Even if for some weird reason AF1 would land, the secret service would never allow the plane to be searched or probably even approached by anything less than an armored company-size force.

Comment Display extension/mirroring (Score 1) 317

To me the simplest and most straightforward solution is enabling a phone's touch interface to be extended to the larger dash screen. This could happen wirelessly or via wired connector (USB or HDMI).

This puts the phone's features on the larger dash screen where they are presumably easier to interact with. For safety reasons, you could consider a restriction that prevents use of text and video apps display while the vehicle is in motion (but still make it easy to short that wire to ground for those of us who don't want to be limited like this).

To make this work, iOS and Android would both have to support touch interfaces external to their device as well as better external display formatting (ie, not just the rectangular phone screen, but matching the aspect/size of the car display). Ideally there would also be some kind of standard that would support tactile physical buttons mappable to touch functions.

At this point, the car maker only needs to provide basic infotainment controls for the car radio and amplifier and climate controls.

Comment A return to "company scrip"... (Score 0) 1103

....accepted only at the company store. And somehow you can never get ahead because your scrip is barely enough to pay your rent (in company housing) and buy essentials. But fortunately, the company store offers you credit so that next packet of scrip leaves you just enough behind to need a little more credit...

I honestly don't see how people running a business do this with a straight face, although I suspect its one of those things where someone responsible for payroll is given some ridiculous "cost reduction" goal by an owner and figures either they keep their job by meeting the goal or they get shitcanned.

Comment RICO prosecutions are needed (Score 1) 136

There is a cost of business calculation in here that makes the fines look ineffectual, along with a generally sleazy business plan that simply reboots the business in a new office under a new name within days.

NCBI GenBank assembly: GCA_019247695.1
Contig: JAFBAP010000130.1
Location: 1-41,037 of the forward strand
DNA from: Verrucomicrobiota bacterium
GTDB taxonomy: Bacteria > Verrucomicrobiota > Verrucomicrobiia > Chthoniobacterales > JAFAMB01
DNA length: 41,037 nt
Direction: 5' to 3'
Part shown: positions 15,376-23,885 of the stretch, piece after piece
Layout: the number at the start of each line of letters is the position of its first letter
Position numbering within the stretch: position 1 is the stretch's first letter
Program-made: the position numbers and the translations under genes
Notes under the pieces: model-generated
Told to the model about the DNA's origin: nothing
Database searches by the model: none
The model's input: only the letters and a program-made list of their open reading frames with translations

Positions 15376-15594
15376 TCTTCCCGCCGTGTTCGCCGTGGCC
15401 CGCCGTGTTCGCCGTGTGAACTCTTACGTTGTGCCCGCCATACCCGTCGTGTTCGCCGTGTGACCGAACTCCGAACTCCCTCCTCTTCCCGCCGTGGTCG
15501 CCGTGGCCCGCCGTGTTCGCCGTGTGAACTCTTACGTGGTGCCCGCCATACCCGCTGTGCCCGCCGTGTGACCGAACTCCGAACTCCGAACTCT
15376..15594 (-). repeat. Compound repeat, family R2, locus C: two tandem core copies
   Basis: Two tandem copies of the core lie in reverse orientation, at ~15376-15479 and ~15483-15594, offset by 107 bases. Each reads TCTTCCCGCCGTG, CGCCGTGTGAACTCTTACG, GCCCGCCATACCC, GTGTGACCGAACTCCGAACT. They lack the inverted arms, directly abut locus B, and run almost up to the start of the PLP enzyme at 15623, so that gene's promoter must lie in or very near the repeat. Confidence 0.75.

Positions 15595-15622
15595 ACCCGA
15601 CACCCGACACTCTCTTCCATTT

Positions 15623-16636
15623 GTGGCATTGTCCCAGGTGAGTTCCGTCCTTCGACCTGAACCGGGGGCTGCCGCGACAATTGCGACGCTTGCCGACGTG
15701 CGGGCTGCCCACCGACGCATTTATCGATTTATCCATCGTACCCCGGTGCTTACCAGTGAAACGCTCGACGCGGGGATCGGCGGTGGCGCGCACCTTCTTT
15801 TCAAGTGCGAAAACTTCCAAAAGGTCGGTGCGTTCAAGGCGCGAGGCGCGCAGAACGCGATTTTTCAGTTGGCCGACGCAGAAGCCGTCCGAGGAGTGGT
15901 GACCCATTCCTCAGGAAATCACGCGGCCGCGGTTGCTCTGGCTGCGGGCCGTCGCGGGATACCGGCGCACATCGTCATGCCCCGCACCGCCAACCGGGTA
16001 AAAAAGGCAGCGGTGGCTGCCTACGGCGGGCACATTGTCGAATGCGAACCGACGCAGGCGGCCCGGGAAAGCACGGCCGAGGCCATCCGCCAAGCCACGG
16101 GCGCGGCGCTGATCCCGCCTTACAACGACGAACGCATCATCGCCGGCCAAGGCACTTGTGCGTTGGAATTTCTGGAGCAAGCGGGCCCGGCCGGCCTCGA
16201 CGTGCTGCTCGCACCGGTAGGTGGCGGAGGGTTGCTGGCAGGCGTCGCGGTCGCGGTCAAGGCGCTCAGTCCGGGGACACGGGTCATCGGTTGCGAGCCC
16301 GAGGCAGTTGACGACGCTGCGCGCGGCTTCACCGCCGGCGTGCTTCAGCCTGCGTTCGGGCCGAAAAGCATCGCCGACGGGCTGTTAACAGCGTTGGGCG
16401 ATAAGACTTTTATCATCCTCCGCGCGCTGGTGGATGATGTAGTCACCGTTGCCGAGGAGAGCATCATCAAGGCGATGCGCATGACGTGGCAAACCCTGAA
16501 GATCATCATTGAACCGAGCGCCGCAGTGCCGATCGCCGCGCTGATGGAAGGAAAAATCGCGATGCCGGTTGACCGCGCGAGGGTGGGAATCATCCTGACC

What needs to happen is a RICO prosecution which would drag in all the service providers involved with this. ISPs, financial institutions, and all the other generally legitimate businesses that enable this kind of fraud.

When these guys are ALSO getting $100,000k personal fines + 20 years in jail, along with the principal perpetrators of these frauds, it'll get to be a lot harder to run these frauds.

Comment Re:Marketing (Score 1) 334

Women don't exist as a single, collective shared intelligence, and that's not required to accept my logic, either. I'm describing the broader behavior of the entire group, not predicting the behavior of any specific woman.

I could describe the behavior of a flock of birds and never describe the behavior of the sparrow in your yard, but it doesn't mean that the flocks of sparrows don't exhibit the behavior I've described.

It's funny how people want to reject demonstrably believable, if not factually true, group descriptions because they are not perfect predictors of any single individual or don't explain the behavior of an outlier (in this case, the Dr. Who t-shirt wearing poster above).

The overwhelming statistical reality is that women ARE image conscious and as a group actively seek to enhance their appearance and leverage it for benefit (social, reproductive, mate-seeking, professional even). The magazines, the clothing lines, the people you meet on the street reinforce this time and again.

It does not mean that *some* women don't reject this for all kinds of reasons -- belonging to a religious group, being a lesbian, lack of social integration, or other specific internal variables not understood.

Comment Re:Marketing (Score 1) 334

Any time women decide they don't want to leverage their appearance they are welcome to stop doing it, but I suspect that there are several truisms that will make this unlikely.